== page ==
Reminder: Never connect a generator to home wiring without transfer switch

Owen DeLong owen at
Tue Aug 31 18:59:21 UTC 2021

> On Aug 31, 2021, at 09:23 , Sabri Berisha <sabri at> wrote:
> ----- On Aug 31, 2021, at 2:11 AM, Forrest Christian (List Account) lists at wrote:
> Hi,
>> I just wish the electrical code would permit or require certain low cost things
>> which make temporary generator connections more likely to be safe.
>> For example, code requires most furnaces to be hardwired. But a furnace is one
>> of the first things you want on a generator in an extended winter power outage.
>> If instead of hardwired, the code required plug and socket connections at each
>> 120v furnace then Joe homeowner would be more likely to run an extension cord
>> from his generator to his furnace instead of trying to rig up his generator
>> with a suicide cord.
> Now I'm wondering which jurisdiction you're talking about. I live in California
> in a home which was finalized in 2019. As I'm the first owner, I was there when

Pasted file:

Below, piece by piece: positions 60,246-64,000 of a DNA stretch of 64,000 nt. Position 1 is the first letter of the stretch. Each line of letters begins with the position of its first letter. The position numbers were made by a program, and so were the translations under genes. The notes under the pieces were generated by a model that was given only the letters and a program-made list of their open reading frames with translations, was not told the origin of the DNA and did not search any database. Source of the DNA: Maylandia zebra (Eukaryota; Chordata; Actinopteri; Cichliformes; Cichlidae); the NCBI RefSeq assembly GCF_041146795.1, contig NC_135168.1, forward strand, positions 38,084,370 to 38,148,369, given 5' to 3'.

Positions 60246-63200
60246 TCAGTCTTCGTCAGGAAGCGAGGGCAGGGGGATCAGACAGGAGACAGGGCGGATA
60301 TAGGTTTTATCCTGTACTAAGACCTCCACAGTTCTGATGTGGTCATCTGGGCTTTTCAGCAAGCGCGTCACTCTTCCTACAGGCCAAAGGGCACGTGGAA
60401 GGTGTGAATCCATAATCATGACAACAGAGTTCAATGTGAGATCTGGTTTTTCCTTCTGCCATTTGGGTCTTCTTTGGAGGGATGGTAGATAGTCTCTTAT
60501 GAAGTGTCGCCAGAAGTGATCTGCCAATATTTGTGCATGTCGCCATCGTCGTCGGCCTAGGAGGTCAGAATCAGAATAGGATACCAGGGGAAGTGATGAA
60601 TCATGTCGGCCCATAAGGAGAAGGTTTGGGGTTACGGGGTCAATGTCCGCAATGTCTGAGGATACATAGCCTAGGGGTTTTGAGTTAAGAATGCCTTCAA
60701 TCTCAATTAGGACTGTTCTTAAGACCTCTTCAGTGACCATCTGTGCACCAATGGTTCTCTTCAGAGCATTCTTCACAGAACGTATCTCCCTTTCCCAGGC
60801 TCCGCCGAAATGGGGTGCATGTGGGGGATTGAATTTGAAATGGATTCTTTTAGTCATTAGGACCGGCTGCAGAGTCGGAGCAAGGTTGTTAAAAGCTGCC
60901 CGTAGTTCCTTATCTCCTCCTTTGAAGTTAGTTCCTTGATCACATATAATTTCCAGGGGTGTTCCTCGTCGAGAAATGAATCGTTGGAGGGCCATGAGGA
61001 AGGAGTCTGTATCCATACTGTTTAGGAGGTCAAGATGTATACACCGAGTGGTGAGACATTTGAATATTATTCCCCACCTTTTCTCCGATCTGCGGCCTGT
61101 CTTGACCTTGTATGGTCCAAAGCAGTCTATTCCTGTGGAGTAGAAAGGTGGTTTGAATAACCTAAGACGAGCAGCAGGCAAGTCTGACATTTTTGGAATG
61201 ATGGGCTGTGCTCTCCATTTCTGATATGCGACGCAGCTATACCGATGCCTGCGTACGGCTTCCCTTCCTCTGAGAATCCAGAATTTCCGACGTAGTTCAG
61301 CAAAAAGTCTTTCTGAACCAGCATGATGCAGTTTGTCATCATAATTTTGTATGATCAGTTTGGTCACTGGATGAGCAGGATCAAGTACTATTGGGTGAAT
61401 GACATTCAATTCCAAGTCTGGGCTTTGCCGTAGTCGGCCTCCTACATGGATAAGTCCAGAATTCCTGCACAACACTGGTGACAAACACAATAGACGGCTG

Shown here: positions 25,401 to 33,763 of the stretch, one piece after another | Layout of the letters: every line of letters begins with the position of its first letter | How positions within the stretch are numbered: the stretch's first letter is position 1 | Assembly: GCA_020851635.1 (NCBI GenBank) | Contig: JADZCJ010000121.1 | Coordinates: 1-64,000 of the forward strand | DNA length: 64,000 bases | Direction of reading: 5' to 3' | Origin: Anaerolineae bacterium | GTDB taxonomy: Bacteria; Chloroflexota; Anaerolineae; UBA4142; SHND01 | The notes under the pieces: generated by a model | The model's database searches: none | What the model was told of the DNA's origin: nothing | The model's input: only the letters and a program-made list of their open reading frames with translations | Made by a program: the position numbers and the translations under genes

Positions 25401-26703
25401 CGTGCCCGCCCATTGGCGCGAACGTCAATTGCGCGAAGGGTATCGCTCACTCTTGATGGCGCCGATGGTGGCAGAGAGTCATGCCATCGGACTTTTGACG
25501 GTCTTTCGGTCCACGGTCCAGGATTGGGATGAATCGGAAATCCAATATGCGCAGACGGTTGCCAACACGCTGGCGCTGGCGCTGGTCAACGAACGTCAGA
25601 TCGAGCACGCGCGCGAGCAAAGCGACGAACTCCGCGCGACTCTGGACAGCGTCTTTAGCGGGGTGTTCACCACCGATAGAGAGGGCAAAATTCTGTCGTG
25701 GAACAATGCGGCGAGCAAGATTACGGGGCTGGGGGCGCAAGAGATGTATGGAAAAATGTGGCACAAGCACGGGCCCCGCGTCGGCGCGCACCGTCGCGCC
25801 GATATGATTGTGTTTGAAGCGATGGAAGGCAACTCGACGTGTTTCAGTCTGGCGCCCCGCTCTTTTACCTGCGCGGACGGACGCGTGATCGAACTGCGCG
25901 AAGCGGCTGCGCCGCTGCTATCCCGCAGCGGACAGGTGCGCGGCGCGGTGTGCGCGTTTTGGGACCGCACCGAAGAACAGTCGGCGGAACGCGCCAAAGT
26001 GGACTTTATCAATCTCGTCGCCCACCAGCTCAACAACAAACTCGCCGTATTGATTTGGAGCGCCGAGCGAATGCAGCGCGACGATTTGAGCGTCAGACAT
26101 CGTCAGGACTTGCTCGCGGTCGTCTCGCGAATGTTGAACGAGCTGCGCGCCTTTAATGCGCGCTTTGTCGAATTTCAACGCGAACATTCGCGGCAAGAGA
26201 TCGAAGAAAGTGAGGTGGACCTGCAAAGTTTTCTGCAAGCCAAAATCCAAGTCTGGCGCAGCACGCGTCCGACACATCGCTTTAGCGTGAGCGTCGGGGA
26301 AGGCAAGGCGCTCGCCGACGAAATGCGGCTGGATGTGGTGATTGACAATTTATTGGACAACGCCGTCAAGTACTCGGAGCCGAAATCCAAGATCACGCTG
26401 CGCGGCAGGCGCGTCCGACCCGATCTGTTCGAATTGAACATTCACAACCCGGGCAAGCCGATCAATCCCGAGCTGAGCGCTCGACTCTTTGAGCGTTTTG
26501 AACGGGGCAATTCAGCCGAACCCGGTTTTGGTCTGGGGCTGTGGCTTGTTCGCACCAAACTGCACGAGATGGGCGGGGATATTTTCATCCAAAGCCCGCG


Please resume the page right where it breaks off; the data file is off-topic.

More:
> the inspector went up into the attic and checked my HVAC. My HVAC has a plug in
> power cord running into a regular household socket (all in the attic). The 
> inspector didn't say a word about it and issued the occupancy permit.
> My electrically powered oven is hardwired, but I guess that's because it requires
> two 50amp breakers?

It only sort of looks like two 50amp breakers… In reality, it’s a “ganged” breaker that is
50A on both sides of a 220V circuit so that if either side of the circuit exceeds 50A,
it will trip both breakers and shut down both sides.

A 220V circuit in the US (or 215/230/240, varies widely from utility to utility and for
other reasons) is both hot sides. The three wires coming into your house from the
utility are the two hots from opposite ends of the secondary winding in the utility
stepdown transformer along with a center-tapped “neutral”. The neutral is (or 
at least should be) tied to earth ground at exactly one place in your home (usually
inside the main breaker panel). The two “hot” sides each provide a 110V(approximately)
AC source relative to the reference (0V Neutral and Ground), but they provide that
at a phase difference of 180º. This means that the potential between the two
hot lines is (nominally) 220VAC.


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